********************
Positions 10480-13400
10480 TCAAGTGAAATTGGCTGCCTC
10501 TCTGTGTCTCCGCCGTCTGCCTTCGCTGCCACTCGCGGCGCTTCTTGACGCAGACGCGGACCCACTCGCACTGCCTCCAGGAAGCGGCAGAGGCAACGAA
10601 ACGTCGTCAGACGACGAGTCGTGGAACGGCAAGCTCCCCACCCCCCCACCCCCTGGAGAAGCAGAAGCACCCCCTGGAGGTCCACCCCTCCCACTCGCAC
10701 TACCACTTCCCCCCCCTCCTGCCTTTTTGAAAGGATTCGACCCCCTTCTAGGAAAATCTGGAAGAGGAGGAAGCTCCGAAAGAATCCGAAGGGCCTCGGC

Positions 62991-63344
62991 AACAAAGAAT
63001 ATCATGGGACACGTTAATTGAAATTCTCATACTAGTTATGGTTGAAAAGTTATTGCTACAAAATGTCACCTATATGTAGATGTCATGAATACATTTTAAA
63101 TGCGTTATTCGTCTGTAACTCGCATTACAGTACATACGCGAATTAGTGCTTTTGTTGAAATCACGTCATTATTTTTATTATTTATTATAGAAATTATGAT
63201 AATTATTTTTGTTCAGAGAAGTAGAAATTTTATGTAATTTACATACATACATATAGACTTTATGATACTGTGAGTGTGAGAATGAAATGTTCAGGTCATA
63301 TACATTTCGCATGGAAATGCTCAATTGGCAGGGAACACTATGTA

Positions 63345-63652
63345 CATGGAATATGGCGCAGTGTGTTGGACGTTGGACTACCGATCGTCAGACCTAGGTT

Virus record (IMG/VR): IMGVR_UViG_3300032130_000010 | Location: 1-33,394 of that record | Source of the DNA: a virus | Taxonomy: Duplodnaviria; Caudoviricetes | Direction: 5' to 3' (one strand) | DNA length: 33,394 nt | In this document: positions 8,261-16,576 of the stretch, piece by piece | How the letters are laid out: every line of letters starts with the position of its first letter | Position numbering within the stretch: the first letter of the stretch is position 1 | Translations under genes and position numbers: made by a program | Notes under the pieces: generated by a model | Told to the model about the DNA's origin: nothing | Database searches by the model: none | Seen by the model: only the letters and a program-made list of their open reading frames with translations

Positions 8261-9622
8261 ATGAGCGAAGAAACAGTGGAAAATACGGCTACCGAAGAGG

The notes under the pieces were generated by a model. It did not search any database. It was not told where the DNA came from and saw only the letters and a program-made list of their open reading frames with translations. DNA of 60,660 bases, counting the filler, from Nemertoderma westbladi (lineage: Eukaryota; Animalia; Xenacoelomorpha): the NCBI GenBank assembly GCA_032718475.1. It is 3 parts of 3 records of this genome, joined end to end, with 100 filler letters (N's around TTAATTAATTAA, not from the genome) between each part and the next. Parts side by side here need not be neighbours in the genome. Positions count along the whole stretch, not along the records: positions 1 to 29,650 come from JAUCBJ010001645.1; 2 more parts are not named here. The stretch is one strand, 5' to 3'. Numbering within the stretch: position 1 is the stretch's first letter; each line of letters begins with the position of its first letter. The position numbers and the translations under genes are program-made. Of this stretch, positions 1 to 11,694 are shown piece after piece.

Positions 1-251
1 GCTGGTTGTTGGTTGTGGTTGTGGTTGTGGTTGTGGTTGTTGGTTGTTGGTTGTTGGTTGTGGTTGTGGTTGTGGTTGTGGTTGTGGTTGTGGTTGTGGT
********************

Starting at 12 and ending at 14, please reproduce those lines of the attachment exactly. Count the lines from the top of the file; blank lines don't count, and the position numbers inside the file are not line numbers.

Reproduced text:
Positions 63345-63652
63345 CATGGAATATGGCGCAGTGTGTTGGACGTTGGACTACCGATCGTCAGACCTAGGTT

Virus record (IMG/VR): IMGVR_UViG_3300032130_000010 | Location: 1-33,394 of that record | Source of the DNA: a virus | Taxonomy: Duplodnaviria; Caudoviricetes | Direction: 5' to 3' (one strand) | DNA length: 33,394 nt | In this document: positions 8,261-16,576 of the stretch, piece by piece | How the letters are laid out: every line of letters starts with the position of its first letter | Position numbering within the stretch: the first letter of the stretch is position 1 | Translations under genes and position numbers: made by a program | Notes under the pieces: generated by a model | Told to the model about the DNA's origin: nothing | Database searches by the model: none | Seen by the model: only the letters and a program-made list of their open reading frames with translations